In the next few years we will reflect on the third annual Internet of Things World Forum (IoTWF) this week and realize that 2015 was the inflection point for the Internet of Things (IoT) and digitization. Leaders from around the world convened in Dubai this week, all witnessed real solutions that are now fundamentally changing the way we will live and do business. It’s a dramatic change that will touch everyone.
Digital transformation – the connection of cities, companies, and countries to the Internet – has emerged as the most transformative means to ignite sustainable growth and improve society. Those countries and companies that get ahead and embrace the digital transformation will uncover limitless possibilities to drive innovation, growth and jobs of the future.
However, only 1 in 4 leaders* say they are being sufficiently proactive about digitization. And while 75% of businesses will become digital by 2020, only 30% of digitization efforts will be successful. The number one reason companies don’t succeed? They fail to innovate or reinvent. Those that don’t will be left behind.
It is fitting that this defining moment in the future of digitization is taking place here, in the Middle East. My discussions with its leaders on the future of the digital and the global landscape have only strengthened my admiration for their visionary approach but also the speed of change that comes through aligning all government smart initiatives together under one smart-city ambition.
His Highness Sheikh Mohammed bin Rashid Al Maktoum’s vision for Dubai to be the ‘Smartest City in the World by 2017’ is well under way. Sensors embedded throughout the city will connect everything from utilities to urban transportation, from entertainment to energy, and from policing to politics. All of it developed to improve the lives of citizens, reduce energy consumption and to capture the potential added value of US$ 4.87 billion (AED 17.9 billion) by 2019.
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Tags: internet of things, Internet of Things World Forum, IoT, IoTWF, john chambers
A key discussion point I keep hearing again and again this week during the Internet of Things World Forum in Dubai is that the success of IoT depends greatly on developing the right workforce with the right skills.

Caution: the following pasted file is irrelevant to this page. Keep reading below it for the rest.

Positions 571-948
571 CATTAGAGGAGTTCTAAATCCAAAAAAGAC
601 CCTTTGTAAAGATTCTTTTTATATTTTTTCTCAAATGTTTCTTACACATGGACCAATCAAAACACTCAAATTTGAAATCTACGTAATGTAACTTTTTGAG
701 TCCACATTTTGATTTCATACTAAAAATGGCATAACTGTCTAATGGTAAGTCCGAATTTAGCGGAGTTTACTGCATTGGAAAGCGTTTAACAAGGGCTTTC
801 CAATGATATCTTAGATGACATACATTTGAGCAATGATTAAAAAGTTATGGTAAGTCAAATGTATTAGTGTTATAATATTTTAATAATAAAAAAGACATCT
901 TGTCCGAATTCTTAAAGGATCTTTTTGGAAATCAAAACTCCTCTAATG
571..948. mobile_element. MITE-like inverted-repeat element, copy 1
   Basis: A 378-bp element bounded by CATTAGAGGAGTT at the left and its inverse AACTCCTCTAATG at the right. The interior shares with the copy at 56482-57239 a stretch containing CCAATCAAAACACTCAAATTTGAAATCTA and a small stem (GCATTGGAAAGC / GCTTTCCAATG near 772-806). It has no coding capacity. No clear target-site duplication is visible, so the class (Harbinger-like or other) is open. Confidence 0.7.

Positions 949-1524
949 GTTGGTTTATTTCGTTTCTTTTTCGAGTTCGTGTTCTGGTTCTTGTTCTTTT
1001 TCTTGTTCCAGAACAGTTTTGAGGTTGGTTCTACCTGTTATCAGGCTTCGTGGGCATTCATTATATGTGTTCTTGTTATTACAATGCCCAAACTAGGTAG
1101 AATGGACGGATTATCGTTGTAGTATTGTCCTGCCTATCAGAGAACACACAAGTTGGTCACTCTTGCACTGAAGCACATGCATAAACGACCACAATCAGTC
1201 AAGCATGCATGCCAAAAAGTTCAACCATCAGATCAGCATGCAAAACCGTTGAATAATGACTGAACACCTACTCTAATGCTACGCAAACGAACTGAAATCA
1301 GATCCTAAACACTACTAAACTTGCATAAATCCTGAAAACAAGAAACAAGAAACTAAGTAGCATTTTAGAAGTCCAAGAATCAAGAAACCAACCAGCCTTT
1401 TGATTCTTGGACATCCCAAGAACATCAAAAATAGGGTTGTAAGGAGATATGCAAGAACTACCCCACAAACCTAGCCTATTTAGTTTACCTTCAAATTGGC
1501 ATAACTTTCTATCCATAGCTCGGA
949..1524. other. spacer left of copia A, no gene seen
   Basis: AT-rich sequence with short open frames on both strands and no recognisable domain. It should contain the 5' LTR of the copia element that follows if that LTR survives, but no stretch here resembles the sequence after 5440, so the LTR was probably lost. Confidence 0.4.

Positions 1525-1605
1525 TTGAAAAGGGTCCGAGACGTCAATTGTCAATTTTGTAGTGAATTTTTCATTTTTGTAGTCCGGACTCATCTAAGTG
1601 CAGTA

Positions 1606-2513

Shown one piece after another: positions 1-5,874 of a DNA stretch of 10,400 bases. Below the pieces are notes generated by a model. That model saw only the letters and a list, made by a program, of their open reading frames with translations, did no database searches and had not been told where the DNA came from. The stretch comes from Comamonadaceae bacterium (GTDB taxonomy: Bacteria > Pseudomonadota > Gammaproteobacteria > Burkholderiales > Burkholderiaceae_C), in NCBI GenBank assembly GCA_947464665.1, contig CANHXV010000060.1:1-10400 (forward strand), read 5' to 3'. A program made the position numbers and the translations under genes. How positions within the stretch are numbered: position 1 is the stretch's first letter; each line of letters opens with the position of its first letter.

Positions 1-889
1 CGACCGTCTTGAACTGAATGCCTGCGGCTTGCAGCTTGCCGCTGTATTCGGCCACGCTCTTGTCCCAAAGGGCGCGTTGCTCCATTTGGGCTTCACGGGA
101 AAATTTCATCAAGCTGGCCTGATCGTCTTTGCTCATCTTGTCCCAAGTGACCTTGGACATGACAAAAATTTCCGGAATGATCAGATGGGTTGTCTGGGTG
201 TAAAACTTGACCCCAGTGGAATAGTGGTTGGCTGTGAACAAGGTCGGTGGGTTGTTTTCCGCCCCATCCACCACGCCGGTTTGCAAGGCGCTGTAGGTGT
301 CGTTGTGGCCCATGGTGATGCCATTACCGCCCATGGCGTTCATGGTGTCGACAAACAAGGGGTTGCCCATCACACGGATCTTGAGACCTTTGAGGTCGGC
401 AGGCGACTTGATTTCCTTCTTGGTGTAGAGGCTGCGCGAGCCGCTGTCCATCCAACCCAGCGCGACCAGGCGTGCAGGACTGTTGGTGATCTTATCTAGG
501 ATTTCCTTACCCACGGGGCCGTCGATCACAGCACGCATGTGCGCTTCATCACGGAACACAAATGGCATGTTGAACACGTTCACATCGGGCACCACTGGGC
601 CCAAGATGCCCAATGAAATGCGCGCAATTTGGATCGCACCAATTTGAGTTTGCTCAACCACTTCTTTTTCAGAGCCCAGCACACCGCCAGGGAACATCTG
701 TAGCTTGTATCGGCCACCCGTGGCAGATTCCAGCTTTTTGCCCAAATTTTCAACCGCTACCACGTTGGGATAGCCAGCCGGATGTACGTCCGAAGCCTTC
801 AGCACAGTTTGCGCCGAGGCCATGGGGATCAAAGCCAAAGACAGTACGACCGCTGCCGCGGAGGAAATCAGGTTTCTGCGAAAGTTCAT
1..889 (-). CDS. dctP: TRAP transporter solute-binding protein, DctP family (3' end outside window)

I was honored to host a panel here called Transforming the Workforce to Unleash the Value of IoT that focused on how diversity can lead to greater innovation. It was here that we announced an initiative in expanding gender diversity throughout the industry — Cisco IoT Pathfinder.
Sponsored by Cisco and brought to you by Global Knowledge, an IoT Talent Consortium partner, IoT Pathfinder is a series of free 60-minute training webinars designed for women, men, and students interested in expanding their skills for the growing IoT economy.
Gartner estimates that IoT suppliers will generate incremental revenue exceeding $300 billion in 2020, leading to an ever increasing need for specialized talent. The coming digital age requires a broader set of both technical and non-technical skills than the information age and we want to make it easier to develop those skills.
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Tags: education, IoT, IoTPathfinder
As the sun rises on the third day of the third annual Internet of Things World Forum (IoTWF) this year in the super smart city of Dubai – the brilliance of the Internet of Things (IoT) market and the robust ecosystem that supports it continues to shine brightly. Rapid IoT prototyping and other innovative solutions that are transforming business and society flourished during three days of demos, case studies, keynotes, breakout sessions, hackathons, smart city tours and much more.
It’s fitting that this year’s IoTWF came toward the end of the calendar because it mirrored a full year of explosively disruptive growth and value – all made possible by connecting the unconnected through a digital platform we call the Internet.
IoT and its continuous evolution to the Internet of Everything – the connection of people, process, data and things – is maturing at unprecedented speed. The evidence was all around us with examples of how cloud, fog, mobility, sensors and other technologies are converging to create a new digital world. These outcome-based solutions are capturing new value in industries ranging from oil and gas, retail and healthcare to manufacturing, transportation and the public sector. The excitement, opportunity and optimism for IoT/IoE was literally tangible at IoTWF.
I know there is overwhelming statistical research and myriad examples of IoT’s expanding landscape. However, for me, one of the clearest signs of market acceleration is seeing the robust ecosystem of accelerators, incubators, startups, entrepreneurs and app developers that are coming together to drive innovation in this area.